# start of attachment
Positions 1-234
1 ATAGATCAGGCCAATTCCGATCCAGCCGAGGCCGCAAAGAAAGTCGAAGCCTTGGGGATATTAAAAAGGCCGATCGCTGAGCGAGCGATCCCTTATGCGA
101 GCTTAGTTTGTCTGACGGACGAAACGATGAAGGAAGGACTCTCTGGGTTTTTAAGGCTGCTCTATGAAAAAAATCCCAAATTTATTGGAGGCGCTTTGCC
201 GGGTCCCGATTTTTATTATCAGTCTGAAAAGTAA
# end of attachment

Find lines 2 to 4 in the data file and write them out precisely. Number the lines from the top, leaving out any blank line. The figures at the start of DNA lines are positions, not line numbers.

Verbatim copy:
1 ATAGATCAGGCCAATTCCGATCCAGCCGAGGCCGCAAAGAAAGTCGAAGCCTTGGGGATATTAAAAAGGCCGATCGCTGAGCGAGCGATCCCTTATGCGA
101 GCTTAGTTTGTCTGACGGACGAAACGATGAAGGAAGGACTCTCTGGGTTTTTAAGGCTGCTCTATGAAAAAAATCCCAAATTTATTGGAGGCGCTTTGCC
201 GGGTCCCGATTTTTATTATCAGTCTGAAAAGTAA